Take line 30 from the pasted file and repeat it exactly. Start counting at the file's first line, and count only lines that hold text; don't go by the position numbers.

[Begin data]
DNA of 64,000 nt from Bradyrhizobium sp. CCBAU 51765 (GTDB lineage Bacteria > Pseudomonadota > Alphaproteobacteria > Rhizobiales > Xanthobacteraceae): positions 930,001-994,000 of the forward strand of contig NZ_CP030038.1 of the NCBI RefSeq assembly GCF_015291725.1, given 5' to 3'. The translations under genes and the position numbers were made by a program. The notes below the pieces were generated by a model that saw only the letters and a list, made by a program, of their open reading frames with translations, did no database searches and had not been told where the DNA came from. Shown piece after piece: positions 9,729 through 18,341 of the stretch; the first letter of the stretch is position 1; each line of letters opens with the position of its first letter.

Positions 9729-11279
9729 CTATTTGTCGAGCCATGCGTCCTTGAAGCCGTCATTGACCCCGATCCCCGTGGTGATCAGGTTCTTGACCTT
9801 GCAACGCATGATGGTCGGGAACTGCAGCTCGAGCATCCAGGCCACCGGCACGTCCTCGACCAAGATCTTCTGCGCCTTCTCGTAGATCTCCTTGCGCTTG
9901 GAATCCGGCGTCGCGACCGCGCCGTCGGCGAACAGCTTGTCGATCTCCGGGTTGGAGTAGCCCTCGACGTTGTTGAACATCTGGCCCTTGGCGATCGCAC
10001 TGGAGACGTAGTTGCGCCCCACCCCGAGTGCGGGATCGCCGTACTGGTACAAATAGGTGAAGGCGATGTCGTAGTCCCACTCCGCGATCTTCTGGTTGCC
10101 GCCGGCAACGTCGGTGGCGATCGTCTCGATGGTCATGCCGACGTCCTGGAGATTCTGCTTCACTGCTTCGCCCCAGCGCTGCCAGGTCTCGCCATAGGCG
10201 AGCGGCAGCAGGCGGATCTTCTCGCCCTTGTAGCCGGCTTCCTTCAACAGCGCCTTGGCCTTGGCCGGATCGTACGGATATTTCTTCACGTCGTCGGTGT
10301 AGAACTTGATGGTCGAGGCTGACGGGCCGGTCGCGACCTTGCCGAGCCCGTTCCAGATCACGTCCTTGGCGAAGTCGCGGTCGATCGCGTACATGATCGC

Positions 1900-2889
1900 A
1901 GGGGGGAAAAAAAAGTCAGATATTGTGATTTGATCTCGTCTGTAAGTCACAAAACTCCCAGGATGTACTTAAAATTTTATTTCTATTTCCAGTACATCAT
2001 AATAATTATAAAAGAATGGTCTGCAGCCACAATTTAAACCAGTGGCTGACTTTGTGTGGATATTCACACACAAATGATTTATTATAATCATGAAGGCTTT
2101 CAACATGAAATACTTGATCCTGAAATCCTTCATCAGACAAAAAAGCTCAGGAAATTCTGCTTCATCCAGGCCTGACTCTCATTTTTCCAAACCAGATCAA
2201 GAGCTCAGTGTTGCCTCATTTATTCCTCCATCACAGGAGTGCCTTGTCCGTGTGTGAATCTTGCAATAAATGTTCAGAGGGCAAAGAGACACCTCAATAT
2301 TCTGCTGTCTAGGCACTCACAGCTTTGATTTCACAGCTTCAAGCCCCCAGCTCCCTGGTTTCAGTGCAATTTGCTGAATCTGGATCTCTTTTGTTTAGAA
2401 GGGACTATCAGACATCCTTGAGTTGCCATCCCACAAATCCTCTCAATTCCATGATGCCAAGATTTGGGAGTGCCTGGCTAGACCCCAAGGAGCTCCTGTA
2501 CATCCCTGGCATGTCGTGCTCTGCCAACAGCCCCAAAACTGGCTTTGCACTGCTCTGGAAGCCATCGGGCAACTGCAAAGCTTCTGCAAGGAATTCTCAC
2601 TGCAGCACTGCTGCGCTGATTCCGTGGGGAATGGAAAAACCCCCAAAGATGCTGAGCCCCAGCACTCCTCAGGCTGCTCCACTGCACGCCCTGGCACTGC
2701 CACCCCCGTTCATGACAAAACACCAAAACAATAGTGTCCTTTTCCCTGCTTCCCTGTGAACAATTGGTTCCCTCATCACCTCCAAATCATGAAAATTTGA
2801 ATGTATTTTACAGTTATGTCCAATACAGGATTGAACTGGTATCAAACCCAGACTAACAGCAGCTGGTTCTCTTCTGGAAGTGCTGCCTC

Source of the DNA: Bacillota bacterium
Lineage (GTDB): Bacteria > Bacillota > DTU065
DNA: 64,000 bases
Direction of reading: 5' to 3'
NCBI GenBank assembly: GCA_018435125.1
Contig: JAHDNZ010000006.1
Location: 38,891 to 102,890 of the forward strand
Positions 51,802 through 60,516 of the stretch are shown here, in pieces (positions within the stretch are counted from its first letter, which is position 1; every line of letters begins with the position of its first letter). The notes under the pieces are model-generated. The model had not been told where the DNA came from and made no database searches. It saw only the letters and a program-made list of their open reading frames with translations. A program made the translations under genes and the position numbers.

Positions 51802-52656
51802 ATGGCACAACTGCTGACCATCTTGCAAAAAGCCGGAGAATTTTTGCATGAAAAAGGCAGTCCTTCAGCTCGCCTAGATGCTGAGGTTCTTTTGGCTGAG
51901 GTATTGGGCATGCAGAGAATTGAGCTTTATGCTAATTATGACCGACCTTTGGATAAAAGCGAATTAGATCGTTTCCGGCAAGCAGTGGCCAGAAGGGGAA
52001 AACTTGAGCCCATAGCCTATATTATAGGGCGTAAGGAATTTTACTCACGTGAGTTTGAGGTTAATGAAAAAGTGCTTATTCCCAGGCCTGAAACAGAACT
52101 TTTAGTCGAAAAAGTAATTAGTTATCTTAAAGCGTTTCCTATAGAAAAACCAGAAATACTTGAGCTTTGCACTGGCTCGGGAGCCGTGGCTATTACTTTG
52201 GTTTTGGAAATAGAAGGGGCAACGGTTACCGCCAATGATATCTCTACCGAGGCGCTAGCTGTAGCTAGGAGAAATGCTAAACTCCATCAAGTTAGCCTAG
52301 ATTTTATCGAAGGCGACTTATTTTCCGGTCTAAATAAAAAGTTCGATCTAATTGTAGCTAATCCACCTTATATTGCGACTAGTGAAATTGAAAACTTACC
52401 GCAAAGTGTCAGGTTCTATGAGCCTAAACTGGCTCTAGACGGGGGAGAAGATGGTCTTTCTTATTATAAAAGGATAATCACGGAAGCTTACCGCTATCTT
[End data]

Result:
Positions 51802-52656